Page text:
Evaluating the effects of pain and disorders of the knee joint on knee extension strength and daily life activities in the female elderly


This study aimed at examining the differences in leg strength and activities of daily living (ADL) ability among groups with various knee problems. The subjects consisted of 328 elderly females who were classified into three groups: those without knee pain or a knee disorder, those with knee pain, and those with a knee disorder. The subjects took a knee extension strength test and an ADL survey. Knee extension strength and ADL scores (total score and each domain score of the motions of locomotion, posture change, stability, and manipulation) were selected as the evaluation parameters. The knee extension strength, total ADL score and each domain score of the motions of locomotion, posture change, and stability ranged from low to high in the following order: the group with a knee disorder, the group with knee pain, and the group without pain or a knee disorder. Moreover, manipulation scores were significantly inferior in the group with a knee disorder compared with the other two groups. In conclusion, the female elderly with knee pain or a knee disorder have inferior knee extension strength and ADL with respect to the motions of locomotion, posture change and stability. In addition, with regard toknee extension strength with respect to theabove three motions, the elderly with a knee disorder have inferior scores when compared with the elderly who have only knee pain; thus, they find it difficult to perform activities involving the knee joints.

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Sugiura, H. , Demura, S. and Takahashi, K. (2013) Evaluating the effects of pain and disorders of the knee joint on knee extension strength and daily life activities in the female elderly. Pain Studies and Treatment, 1, 17-23. doi: 10.4236/pst.2013.13004.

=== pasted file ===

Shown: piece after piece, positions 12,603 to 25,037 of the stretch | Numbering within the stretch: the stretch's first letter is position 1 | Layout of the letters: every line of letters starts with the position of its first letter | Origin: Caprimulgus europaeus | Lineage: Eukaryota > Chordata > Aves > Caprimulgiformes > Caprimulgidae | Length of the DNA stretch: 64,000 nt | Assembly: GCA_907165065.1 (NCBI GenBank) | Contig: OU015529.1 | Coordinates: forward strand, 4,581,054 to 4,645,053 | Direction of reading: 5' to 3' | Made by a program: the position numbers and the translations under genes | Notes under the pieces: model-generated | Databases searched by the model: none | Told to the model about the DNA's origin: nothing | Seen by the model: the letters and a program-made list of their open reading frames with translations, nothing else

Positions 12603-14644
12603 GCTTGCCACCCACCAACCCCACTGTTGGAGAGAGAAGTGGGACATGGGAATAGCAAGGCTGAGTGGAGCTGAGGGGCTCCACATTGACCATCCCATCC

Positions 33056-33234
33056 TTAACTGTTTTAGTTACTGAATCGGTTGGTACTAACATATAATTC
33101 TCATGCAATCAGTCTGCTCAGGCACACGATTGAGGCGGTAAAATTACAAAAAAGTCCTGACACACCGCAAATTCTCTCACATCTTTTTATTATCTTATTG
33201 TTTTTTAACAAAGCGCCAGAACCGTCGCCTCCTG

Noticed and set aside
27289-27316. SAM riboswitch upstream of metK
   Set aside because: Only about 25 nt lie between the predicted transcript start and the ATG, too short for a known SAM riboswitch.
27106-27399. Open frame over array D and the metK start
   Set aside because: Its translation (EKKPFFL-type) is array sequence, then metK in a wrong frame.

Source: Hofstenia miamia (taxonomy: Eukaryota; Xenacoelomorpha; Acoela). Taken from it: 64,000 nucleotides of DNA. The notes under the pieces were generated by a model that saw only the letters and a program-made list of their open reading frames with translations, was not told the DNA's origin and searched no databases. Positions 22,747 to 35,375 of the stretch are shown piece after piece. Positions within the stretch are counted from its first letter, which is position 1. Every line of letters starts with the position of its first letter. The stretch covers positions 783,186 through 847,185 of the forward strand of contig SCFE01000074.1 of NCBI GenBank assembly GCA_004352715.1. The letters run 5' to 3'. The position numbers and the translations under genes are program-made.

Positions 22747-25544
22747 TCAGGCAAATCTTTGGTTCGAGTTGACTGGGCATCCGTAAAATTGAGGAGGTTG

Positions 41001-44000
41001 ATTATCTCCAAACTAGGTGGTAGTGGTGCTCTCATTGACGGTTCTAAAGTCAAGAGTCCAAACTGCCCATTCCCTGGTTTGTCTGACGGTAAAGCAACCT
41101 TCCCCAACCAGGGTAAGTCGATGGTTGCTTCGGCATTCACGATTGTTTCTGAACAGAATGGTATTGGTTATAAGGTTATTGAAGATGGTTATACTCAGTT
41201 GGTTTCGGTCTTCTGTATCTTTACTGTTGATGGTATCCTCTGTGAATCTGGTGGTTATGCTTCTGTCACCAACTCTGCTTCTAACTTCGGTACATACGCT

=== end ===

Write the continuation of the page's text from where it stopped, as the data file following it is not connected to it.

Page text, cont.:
At an advanced age, leg strength, balance and leg joint functions have a tendency to decrease. As a result, the ability to perform activities of daily living (ADL) is lowered and a decrease in this ability is also apparent [1,2]. In addition, the decrease greatly affects the occurrence of falls [3,4] and quality of life (QOL) [5]. Therefore, it is necessary for the elderly to prevent a decrease in physical functions in order to achieve and maintain an independent daily life.

Among all the leg joints, knee joints have the greatest load capacity and are important for efficient performance of ADL [6]. Recent observations revealed an increase in the number of elderly suffering from knee disorders [7]; in addition, Tennant et al. [8] reported that 8% of the elderly have knee disorders. According to Ikushima et al. [9], the main cause of decrease in the ability to perform ADL in the elderly is a decrease in leg strength and disorders in the knee joint. In general, leg strength does decrease with age [10-12]; however, in case of the elderly with knee joint disorders, active mass decreases markedly due to the disorder which subsequently causes a rapid decrease in leg strength [13]. In addition, the decrease in leg strength at an advanced age causes a decrease in ability to perform ADL [14-16]. Hence, it is assumed that the elderly suffering from a knee disorder have inferior ability to perform ADL.